The modern manager does not have a simple life. While they are combining servant leadership with performance-driven coaching to self-directing teams, colleagues are constantly giving and asking feedback. It is up to HR to support the managers in developing their teams. How can we upgrade the manager to version 2.0?

The good news: managers are aware of the challenges they are facing. Research by KPMG and the Rotterdam based Erasmus University shows that managers seek help for topics like effective communication (72%), leadership styles (55%), dealing with conflict (64%) and setting boundaries (48%). In modern performance management, the manager should no longer determine the development process of their employees, but they should focus more on facilitating it. The dialogue between the employee and the organization (through the manager) is pivotal.

Keeping the dialogue alive

An ongoing conversation is better than a single annual performance interview, says Paul Boselie (Professor of HRM at Utrecht University) in the Dutch newspaper NRC. “There is absolutely no scientific proof that one annual interview contributes to the performance of an organization, let alone the well-being of its employees”. However, it has been established that an ongoing conversation creates a good working relationship. “This will make an organization perform better”. But are managers equipped for this kind of open conversations during (or instead of!) their daily activities?

“That’s where there’s an opportunity for significant improvement” says Marianne Janssen, HR-director in the Dutch magazine ‘P&O Actueel’. “It takes a different attitude and approach from line managers. Becoming more of a coach of the team, not only focusing on the content.” Performance management remains the responsibility of the line, while HR assumes the role of advisor and coach of the line manager. An important part of this, is to provide line managers with the necessary skills. Mr. or Ms. manager 2.0 must be able to conduct conversations to transfer the norm or that are as open as possible. However, not everyone is equally proficient in this naturally.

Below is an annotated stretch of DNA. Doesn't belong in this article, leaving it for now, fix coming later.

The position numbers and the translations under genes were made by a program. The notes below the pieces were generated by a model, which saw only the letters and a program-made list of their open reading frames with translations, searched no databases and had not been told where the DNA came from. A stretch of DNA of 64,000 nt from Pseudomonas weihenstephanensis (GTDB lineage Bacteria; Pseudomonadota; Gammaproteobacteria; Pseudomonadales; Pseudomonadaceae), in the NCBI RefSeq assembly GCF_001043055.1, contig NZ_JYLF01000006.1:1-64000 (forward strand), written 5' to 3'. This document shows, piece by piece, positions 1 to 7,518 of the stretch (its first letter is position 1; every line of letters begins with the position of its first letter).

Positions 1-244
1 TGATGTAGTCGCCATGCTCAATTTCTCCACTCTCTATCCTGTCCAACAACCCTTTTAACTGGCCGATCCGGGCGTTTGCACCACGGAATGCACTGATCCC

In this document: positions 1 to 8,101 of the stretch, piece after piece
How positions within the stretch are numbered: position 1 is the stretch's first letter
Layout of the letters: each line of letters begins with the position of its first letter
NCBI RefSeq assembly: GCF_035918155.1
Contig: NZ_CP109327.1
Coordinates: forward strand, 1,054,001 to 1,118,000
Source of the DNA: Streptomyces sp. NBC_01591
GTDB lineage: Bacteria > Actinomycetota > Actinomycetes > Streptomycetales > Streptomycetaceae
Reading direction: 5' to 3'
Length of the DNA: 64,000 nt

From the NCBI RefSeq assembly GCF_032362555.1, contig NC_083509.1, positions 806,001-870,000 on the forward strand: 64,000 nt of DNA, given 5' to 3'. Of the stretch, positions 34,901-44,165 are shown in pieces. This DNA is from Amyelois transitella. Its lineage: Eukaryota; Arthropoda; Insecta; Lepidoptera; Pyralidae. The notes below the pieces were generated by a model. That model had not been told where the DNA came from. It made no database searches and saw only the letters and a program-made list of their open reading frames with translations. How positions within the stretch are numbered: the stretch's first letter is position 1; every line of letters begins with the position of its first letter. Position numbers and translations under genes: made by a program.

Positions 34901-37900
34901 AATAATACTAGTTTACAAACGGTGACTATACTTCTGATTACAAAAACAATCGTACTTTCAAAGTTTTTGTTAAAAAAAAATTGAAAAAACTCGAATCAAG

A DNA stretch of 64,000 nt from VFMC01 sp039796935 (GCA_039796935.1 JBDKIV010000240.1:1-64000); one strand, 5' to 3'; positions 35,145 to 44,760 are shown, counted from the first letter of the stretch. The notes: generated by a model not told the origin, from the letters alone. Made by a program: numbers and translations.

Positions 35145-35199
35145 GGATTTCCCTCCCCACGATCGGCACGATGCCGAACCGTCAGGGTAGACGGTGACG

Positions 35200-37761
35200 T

Equipping the right skills

This development towards a continuous dialogue with employees has also been implemented at Deloitte. “We do not believe in a single annual conversation,” says L&D Manager Gwenda van Hooff. “That won’t teach you what your specific talents are and how to use them.” Research into intensifying the interaction showed that good employee performance can be predicted by three personal factors:

As a result, Deloitte is globally striving for more frequent feedback, discussion whether the work is challenging enough, what the expectations of employees are and what skills can or should be developed. Managers are trained in conducting meaningful conversations through performance coaching skills. This does not have to take up too much of their time: a few years ago, Deloitte introduced online training. Managers now practice soft skills through video role plays and acquire skills faster.

Scanning skill levels before commencing a training program means some managers might skip a certain program, while others realize that this is something they’d like to work on. What follows is not just a single skill boost, but an ongoing process of multiple months, in which a manager sharpens their skills on a weekly basis by practicing them individually through online exercises. At Deloitte, managers are exercising these skills during weekly check-in, career coaching, pulse meetings and strategic talent reviews. This will create a manager 2.0 who helps his employees develop themselves.

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